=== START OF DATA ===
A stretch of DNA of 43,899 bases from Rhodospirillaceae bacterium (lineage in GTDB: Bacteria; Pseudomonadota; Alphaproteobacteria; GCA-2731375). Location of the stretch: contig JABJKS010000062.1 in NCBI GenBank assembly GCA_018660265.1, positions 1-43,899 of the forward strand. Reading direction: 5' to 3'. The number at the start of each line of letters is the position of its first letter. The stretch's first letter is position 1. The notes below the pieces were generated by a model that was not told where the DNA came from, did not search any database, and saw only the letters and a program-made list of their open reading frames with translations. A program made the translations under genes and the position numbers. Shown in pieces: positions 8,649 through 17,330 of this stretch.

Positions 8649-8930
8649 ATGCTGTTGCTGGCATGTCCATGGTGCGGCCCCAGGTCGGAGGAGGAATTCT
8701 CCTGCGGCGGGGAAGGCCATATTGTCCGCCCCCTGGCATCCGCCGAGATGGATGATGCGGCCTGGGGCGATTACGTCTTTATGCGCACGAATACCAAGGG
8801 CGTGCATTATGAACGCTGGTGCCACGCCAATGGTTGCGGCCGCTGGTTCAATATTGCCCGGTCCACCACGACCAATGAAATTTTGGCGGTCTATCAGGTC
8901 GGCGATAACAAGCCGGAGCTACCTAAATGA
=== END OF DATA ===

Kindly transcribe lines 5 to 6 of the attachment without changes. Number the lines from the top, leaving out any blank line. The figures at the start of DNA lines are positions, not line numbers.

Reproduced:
8801 CGTGCATTATGAACGCTGGTGCCACGCCAATGGTTGCGGCCGCTGGTTCAATATTGCCCGGTCCACCACGACCAATGAAATTTTGGCGGTCTATCAGGTC
8901 GGCGATAACAAGCCGGAGCTACCTAAATGA